Plane crash takes life of Castilleja mentor
Doug Bourn helped students learn robotics
Doug Bourn spent Tuesday evening the way he spent many evenings: in a basement at Castilleja School, helping members of the robotics team prepare for an upcoming competition.
Telling the girls he had to fly to Los Angeles Wednesday morning and probably would stop in the next night, he left at 8 p.m., earlier than usual. He told them he was excited about his trip.
On Thursday, while other Castilleja students enjoyed their winter break, a half-dozen members of the school's "Gatorbotics" team worked to complete their robot for an upcoming Portland, Ore., competition and reminisced about their mentor, who died Wednesday morning when the plane he was piloting crashed.
"He came by whenever he could — he said it was a way for him to relax," said team member Nandini Mukherjee, a Castilleja senior, who plans to study mechanical engineering.
"He was extremely generous. If we needed something he would say, 'Oh, I just happen to have that at home.
"And he was always an advocate of having the right tool at the right time. Sometimes we would kind of sketchily put together stuff with duct tape and he would say, 'No, you need to plan this out and have the right tools,'" Mukherjee said.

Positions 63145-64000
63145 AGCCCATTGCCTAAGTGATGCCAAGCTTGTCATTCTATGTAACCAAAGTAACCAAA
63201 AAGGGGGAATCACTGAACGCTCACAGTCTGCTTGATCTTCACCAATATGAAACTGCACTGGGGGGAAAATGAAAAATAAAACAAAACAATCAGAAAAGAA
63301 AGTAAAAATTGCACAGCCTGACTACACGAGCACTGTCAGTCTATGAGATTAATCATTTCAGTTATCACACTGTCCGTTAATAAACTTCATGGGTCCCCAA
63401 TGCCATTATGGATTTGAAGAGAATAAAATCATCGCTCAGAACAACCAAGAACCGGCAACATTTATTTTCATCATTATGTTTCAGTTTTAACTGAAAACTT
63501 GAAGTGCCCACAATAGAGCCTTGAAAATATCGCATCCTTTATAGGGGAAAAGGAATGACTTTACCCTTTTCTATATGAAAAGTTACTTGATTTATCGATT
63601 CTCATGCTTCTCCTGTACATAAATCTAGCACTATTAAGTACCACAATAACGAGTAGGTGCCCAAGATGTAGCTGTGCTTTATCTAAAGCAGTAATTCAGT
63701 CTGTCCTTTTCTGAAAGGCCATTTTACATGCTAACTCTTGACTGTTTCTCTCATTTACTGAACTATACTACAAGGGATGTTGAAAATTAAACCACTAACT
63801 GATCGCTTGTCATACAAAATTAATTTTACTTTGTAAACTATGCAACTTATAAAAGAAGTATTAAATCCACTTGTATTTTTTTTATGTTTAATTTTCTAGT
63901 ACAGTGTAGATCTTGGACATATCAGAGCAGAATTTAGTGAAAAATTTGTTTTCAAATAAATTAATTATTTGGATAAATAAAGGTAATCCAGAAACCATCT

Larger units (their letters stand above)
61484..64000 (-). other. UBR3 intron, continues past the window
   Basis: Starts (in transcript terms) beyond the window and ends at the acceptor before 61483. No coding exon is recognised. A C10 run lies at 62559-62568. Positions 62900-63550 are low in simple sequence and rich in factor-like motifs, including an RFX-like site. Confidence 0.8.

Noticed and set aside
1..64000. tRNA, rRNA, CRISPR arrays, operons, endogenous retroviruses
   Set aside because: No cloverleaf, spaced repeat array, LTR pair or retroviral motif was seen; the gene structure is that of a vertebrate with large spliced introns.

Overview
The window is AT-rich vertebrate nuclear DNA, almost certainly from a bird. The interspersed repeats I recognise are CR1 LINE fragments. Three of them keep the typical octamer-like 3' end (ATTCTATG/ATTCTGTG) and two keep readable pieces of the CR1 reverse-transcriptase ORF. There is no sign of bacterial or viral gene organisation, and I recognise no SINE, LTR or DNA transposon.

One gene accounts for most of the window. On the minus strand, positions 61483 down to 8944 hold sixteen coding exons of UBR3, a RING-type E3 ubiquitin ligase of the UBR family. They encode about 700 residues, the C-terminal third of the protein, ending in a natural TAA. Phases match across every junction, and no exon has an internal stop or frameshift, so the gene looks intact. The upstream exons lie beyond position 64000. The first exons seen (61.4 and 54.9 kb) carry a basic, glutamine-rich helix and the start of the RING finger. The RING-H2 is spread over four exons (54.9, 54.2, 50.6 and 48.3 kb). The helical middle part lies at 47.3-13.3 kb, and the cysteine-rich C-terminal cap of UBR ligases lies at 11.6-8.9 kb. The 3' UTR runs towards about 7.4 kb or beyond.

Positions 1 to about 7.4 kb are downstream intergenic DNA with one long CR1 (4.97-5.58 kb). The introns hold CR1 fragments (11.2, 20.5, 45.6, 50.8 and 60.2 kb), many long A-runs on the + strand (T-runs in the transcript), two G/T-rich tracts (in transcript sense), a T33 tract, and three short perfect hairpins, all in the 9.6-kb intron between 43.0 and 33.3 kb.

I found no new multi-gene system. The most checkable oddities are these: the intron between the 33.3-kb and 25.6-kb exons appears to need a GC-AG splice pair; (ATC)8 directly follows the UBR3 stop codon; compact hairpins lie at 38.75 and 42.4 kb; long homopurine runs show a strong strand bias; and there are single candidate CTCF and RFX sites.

An electrical engineer, Bourn began volunteering at Castilleja six years ago, initially on the electronics side of the team. But soon, he was helping both with the mechanical "build" side as well as the electronics.
"He knew a lot about coding and he could always help us fix our sensors," senior Caroline Abbott said.
"We would literally have plumes of smoke and Doug could fix it," said team captain Sherri Billimoria. "And he would show us how to avoid that mistake in the future."
Like high school robotics teams elsewhere, the Castilleja students are preparing for the 2010 FIRST Robotics Competition (For Inspiration and Recognition of Science and Technology).
In a six-week time period, students must design and build a 120-pound robot that can drive a soccer ball over bumps and later lift itself on a tower to a height of 7 feet.
Bourn often traveled with the Castilleja team to the competitions.
"He made the time," said Castilleja parent Beth O'Malley, who said she sat with Bourn at many of the competitive events. Her daughter Erin, now studying biotechnology at Rice University, was a member of the team through high school.